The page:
Darlings, What Would The Neighbours Think? : Growing up in a remote part of Colonial
by Susie Gale
Not only a captivating memoir of growing up in a remote part of what was then Nyasaland (now Malawi), but also a wonderful tribute to her parents, especially her Mother, Susie Gale has written of an unusual and happy childhood. Her mother’s family had settled in the Cape Colony in 1820 and it was this inherent spirit that led her to marry an Englishman who worked for an Overseas Development firm. Their first home in Malawi was a daub and wattle thatched cottage with a ‘chimbuzi’ – an outside toilet/longdrop – surrounded by forest, bush and wild animals. The nearest town was 68 miles away on rough, dusty, dry roads that were impassable in the rains. But “Mum”, who learned the language, collected water in a bucket, protected her husband with a shotgun while he was trying to re-start the vehicle, chased hyena off the veranda, fought bush fires – and with a very “British” stiff upper-lip, brought up three lively girls with the admonishment “Darlings, what would the neighbours think?” expecting them to behave as young ladies should.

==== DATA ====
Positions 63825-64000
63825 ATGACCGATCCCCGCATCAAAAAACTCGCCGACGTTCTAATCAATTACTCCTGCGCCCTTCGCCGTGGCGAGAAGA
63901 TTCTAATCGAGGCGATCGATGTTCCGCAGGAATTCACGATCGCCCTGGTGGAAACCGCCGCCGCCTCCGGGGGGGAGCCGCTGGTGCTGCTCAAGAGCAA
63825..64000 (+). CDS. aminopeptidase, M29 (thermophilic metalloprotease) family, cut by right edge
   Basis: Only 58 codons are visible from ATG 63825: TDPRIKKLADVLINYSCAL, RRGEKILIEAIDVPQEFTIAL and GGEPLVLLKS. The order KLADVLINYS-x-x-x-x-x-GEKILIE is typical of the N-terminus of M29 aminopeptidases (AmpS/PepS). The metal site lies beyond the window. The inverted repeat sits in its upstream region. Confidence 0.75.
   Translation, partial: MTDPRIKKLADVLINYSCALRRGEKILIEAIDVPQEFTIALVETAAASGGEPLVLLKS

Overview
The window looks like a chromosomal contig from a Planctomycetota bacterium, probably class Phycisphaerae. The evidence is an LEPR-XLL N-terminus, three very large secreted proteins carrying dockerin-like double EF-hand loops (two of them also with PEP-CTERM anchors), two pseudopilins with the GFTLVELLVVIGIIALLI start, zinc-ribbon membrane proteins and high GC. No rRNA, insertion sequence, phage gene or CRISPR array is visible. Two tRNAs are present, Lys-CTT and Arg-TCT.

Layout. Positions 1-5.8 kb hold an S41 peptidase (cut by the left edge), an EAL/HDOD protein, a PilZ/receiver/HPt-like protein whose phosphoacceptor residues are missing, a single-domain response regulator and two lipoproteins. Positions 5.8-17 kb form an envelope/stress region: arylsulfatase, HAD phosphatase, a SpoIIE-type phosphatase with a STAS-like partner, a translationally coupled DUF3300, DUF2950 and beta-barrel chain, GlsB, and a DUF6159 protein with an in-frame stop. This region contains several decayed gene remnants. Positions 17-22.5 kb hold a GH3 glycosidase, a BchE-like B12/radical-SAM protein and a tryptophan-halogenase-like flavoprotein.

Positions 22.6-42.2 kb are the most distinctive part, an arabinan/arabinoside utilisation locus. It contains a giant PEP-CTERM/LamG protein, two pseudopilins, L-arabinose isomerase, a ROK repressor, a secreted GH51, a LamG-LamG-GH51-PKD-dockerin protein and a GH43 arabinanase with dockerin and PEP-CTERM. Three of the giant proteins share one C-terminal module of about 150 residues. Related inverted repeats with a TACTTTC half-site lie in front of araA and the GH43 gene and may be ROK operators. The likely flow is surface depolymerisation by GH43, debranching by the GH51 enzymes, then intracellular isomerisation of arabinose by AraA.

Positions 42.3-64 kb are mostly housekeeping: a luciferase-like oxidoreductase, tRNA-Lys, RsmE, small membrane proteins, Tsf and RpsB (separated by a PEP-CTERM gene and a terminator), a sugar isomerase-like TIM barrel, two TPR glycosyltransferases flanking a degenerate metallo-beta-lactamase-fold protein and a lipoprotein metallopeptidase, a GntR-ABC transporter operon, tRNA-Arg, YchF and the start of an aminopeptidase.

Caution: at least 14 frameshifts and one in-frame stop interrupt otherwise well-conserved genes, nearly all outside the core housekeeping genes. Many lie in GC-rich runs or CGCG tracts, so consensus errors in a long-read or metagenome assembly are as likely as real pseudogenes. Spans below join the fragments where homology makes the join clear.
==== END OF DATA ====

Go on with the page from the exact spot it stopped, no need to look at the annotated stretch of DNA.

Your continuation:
Like all children, the girls, with their totally different personalities, managed to enjoy all sorts of escapades, some of what Susie Gale recounts with great humour. Through the good days, the hard days, the sad days, this loving family connected with their environment, developing a life-long respect and love of nature. Beautifully written with some lovely old family photographs, this is a truly evocative memoir of untamed Africa.